Telescopes on Earth and in space had the sun safely in their sights when NASA's Parker Solar Probe made its 11th daring close flyby of the star on Feb. 25, all to understand more about the sun's behavior.
To be clear, the Parker Solar Probe wasn't directly visible in the various instruments, as the van-sized spacecraft was too small for the telescopes to pick out. But what the long-distance view did provide is valuable context for what the spacecraft saw close up, from as close as 5.3 million miles (8.5 million kilometers) from the sun's surface, Johns Hopkins University Applied Physics Laboratory (JHUAPL) said in a statement.
The list of 40 observatories is literally globe-spanning, including the recently commissioned Daniel K. Inouye Solar Telescope in Hawaii, and other major telescopes in the United States, Europe and Asia.
Additionally, a dozen spacecraft provided viewpoints from around the solar system. NASA tasked its Solar Terrestrial Relations Observatory (STEREO), Solar Dynamics Observatory, Thermosphere Ionosphere. Mesosphere Energetics and Dynamics (TIMED) and Magnetospheric Multiscale missions.
Other contributions came from NASA's and the European Space Agency's Solar Orbiter, ESA's BepiColombo at Mercury, the Japanese-led Hinode solar observatory, and NASA's Mars Atmospheric and Volatile EvolutioN (MAVEN) at Mars.
JHUAPL said it will take several weeks at the least to receive preliminary data, meaning that the analysis will take several more months or longer. "The team will get a glimpse of some readings when [Parker] sends a limited amount of data this week," the laboratory noted of its own mission.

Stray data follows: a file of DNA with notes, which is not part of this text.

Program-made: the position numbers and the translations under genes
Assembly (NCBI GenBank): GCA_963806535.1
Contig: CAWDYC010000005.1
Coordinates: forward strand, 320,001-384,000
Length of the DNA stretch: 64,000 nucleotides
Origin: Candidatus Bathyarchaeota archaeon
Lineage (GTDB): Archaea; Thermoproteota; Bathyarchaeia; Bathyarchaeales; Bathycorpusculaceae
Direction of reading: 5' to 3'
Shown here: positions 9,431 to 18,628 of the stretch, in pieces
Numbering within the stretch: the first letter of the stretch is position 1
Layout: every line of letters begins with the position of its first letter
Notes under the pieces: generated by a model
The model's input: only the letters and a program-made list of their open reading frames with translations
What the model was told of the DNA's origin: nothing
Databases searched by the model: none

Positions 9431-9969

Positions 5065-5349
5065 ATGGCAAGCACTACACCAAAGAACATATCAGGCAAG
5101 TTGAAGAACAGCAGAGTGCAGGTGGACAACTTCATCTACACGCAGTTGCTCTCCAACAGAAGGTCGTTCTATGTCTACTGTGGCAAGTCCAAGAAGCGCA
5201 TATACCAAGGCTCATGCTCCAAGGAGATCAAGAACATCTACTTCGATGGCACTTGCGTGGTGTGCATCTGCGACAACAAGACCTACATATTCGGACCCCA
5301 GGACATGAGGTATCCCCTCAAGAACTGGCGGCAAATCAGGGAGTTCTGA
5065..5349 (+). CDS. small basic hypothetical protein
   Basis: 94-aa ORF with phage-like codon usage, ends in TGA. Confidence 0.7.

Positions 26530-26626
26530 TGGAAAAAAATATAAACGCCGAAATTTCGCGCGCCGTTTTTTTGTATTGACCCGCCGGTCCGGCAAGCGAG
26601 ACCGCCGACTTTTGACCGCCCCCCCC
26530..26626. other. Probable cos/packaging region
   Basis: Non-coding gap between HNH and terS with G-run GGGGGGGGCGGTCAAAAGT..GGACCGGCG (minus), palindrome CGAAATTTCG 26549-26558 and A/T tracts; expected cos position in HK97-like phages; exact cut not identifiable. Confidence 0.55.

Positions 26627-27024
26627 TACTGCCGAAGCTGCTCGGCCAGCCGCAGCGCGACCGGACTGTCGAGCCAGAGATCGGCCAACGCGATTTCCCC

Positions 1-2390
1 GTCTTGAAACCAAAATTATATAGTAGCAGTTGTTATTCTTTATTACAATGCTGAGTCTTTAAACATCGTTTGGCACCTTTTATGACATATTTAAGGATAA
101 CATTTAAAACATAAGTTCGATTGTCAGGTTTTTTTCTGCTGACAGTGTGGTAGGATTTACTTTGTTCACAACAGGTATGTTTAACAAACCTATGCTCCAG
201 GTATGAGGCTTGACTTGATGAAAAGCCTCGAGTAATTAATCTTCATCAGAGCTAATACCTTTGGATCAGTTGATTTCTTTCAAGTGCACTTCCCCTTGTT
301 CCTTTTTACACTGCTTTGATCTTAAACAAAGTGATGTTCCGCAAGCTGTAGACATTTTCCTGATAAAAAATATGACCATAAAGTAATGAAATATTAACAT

Parker is trying to understand the mechanisms behind space weather, or the behavior from our sun in the form of events such as charged particle eruptions. Occasionally these eruptions can disrupt infrastructure such as power lines or satellites, or create colorful displays high in the atmosphere called auroras.
Scientists are also eager to see Parker's viewpoint when it recorded a large solar prominence on Feb. 15 that safely smacked the spacecraft, marking the largest such event the spacecraft experienced since it launched 3.5 years ago.
"The shock from the event hit Parker Solar Probe head-on, but the spacecraft was built to withstand activity just like this — to get data in the most extreme conditions," project scientist Nour Raouafi said in a statement. Pointing to the sun's 11-year-cycle starting to ramp up, Raouafi added the team "can't wait to see the data that Parker Solar Probe gathers as it gets closer and closer."